The desire for healthier foods and a healthier planet has led many of us to look for alternatives. We want the delicious foods we love to eat to also be healthy. We also want the production of those foods to have as little negative impact on the planet as possible.
Recent studies show that between 62% and 94% of people read the labels on the packaged foods they buy. Clearly, a majority of people care about what’s in their food. Thus many are turning to plant-based beverage alternatives. The leader in the plant-based food revolution is milk alternatives, sometimes known as “alt milks.”
It’s only recently that a wide variety of plant-based milk alternatives have become available in most grocery stores in the US. Most convenience stores even stock plant-based milk alternatives, which was unheard of just a decade ago.
Oat milk. Almond milk. Soy milk. Hemp milk. Coconut milk. In this article, we’re going to focus on a rising star in the world of plant-based milks: oat milk.
With so many choices, consumers have several things to consider when deciding which milk alternatives to use:
- How does it taste?
- What is its nutritional value?
- What is its environmental impact?
Plant-based beverages all look pretty much the same. But as we consider taste, nutritional value, and environmental impact, we’ll see some pretty stark differences. We may even find a clear winner in the competition for the “best overall milk alternative.”
How Oat Milk Makes Its Way to Your Local Grocery Store
The oats that go into the oat beverages found in the US are grown in Canada and the United States. Commercial oat milk is made by adding water to oats and then milling that mixture until it’s smooth. Then enzymes are added to break down the starches (enzymes also keep oat milk from becoming slimy.) From there, the oat solids are separated and eliminated, leaving behind oat milk.
How Oat Milk Stacks Up Against Other Plant-Based Beverages
Oat milk is naturally sweet, so it does well in taste tests against other milk alternatives. It tends to be creamier, too, so people like it in coffee, smoothies, and cereal.
The nutritional value of oat milk varies from brand to brand because many brands add vitamins and minerals. While soy milk may always be the protein champion for plant-based beverages, oat milk is a close second.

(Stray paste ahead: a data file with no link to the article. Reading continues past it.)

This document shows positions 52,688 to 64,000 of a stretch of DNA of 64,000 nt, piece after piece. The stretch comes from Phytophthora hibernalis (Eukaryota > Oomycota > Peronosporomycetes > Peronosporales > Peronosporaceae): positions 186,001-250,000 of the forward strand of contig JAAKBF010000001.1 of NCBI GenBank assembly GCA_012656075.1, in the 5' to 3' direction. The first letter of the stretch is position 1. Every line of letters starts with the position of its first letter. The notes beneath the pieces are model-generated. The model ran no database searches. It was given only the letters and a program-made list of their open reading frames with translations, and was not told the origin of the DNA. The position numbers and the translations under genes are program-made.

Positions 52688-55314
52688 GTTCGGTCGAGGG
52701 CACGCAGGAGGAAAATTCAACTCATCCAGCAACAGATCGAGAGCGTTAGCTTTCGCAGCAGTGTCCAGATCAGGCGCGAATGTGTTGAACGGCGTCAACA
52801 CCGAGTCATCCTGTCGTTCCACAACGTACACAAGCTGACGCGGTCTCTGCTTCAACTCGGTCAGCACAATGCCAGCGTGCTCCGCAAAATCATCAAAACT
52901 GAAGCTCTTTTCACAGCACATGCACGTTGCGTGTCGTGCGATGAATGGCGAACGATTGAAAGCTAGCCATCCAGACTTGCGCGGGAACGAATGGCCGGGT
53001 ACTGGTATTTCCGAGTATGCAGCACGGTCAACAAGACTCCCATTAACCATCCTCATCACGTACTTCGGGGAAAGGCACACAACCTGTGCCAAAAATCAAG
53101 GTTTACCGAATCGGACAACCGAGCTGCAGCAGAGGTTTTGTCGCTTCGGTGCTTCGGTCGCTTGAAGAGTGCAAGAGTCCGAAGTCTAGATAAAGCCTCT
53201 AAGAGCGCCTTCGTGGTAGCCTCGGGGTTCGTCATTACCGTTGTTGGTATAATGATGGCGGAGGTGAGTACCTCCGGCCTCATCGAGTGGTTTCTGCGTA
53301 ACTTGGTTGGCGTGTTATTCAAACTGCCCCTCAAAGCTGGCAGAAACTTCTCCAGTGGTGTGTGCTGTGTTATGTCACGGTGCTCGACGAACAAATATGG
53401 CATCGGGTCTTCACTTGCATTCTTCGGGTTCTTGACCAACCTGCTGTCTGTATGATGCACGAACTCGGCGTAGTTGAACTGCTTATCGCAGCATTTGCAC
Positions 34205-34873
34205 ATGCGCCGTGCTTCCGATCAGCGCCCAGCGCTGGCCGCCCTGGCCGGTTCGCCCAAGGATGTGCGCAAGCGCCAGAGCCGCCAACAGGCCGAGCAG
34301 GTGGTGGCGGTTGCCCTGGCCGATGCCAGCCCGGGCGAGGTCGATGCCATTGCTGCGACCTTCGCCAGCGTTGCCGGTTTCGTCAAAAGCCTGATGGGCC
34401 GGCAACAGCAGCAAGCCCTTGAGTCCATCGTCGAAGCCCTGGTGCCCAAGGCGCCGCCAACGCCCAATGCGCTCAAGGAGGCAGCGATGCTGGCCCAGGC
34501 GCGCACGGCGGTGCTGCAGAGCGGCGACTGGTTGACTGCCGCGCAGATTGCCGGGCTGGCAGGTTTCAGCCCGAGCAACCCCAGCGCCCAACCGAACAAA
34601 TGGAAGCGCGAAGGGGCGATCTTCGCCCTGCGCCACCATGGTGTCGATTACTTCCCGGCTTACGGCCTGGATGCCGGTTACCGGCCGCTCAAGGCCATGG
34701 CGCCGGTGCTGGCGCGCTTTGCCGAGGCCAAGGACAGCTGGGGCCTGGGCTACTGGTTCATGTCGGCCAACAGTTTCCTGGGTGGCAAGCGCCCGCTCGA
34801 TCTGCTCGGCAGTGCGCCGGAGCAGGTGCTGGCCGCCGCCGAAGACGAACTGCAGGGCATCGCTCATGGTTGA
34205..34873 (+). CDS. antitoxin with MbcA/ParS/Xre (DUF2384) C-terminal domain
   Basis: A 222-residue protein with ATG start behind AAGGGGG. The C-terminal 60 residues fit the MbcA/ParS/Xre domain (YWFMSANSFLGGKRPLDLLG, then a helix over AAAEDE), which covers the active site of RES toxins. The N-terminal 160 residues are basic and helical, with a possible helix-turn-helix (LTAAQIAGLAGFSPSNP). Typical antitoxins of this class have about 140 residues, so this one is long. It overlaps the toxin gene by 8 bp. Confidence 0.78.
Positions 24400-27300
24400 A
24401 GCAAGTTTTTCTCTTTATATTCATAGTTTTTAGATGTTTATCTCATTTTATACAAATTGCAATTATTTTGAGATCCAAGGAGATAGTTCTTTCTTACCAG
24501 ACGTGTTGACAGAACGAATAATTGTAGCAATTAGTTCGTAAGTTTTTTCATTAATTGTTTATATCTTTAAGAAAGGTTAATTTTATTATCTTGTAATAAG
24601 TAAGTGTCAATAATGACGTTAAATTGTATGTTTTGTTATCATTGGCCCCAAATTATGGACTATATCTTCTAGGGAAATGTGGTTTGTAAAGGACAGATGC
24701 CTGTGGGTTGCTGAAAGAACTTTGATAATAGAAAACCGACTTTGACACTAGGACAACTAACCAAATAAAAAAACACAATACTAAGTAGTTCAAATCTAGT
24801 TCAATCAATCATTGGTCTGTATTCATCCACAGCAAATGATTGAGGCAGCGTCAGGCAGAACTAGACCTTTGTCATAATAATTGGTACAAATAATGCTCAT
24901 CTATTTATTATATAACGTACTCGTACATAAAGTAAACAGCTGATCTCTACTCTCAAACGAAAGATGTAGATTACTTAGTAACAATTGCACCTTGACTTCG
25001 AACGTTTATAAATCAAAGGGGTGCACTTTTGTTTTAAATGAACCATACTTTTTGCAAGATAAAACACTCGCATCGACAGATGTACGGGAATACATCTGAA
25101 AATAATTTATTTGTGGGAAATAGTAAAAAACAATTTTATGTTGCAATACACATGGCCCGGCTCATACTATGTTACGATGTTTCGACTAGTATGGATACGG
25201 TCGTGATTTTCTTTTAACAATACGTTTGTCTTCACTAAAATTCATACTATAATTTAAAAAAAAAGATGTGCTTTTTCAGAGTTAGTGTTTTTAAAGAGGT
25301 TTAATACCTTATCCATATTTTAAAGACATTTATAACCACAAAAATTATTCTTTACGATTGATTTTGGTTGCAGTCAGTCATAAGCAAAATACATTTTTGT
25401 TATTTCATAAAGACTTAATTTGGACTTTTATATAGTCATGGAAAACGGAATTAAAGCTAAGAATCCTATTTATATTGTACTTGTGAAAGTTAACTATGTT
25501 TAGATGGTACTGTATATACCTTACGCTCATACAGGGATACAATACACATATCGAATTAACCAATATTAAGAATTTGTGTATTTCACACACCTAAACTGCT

As far as environmental impact goes–spoiler alert–oat milk compares favorably. It takes 48 liters of water to produce a liter of oat milk. That may sound like a lot, but oat milk takes far less water to produce than any other milk alternative. It also requires 80% less land and produces the least greenhouse gas emissions.
Almond beverages usually come in second to oat milk in taste tests. They tend to be less creamy, though, so they can curdle when added to hot beverages.
Nutritionally, almond beverages hold up fairly well against other milk alternatives. Almond beverages are lower in calories than oat milk but higher in fat. They beat soy beverages on calories but not on protein.
Whole almonds are extremely nutrient-dense, but almond beverages are not. Because of how almond beverages are made, nutrients found in high amounts in whole almonds are not present in high amounts in almond beverages.
In terms of water use, almond beverages are not as efficient as oat milk. It takes 12 liters of water to produce a single almond, and almonds are often grown in climates in which water is scarce. On the upside, almond growing doesn’t contribute very much to greenhouse gas emissions.
Soy beverages are the original milk alternative. They’ve been around for about 600 years but were not commercially produced in the United States until 1917. Soy beverages fell in popularity in the 1980s after reports that soy contains hormones that mimic hormones in the human body.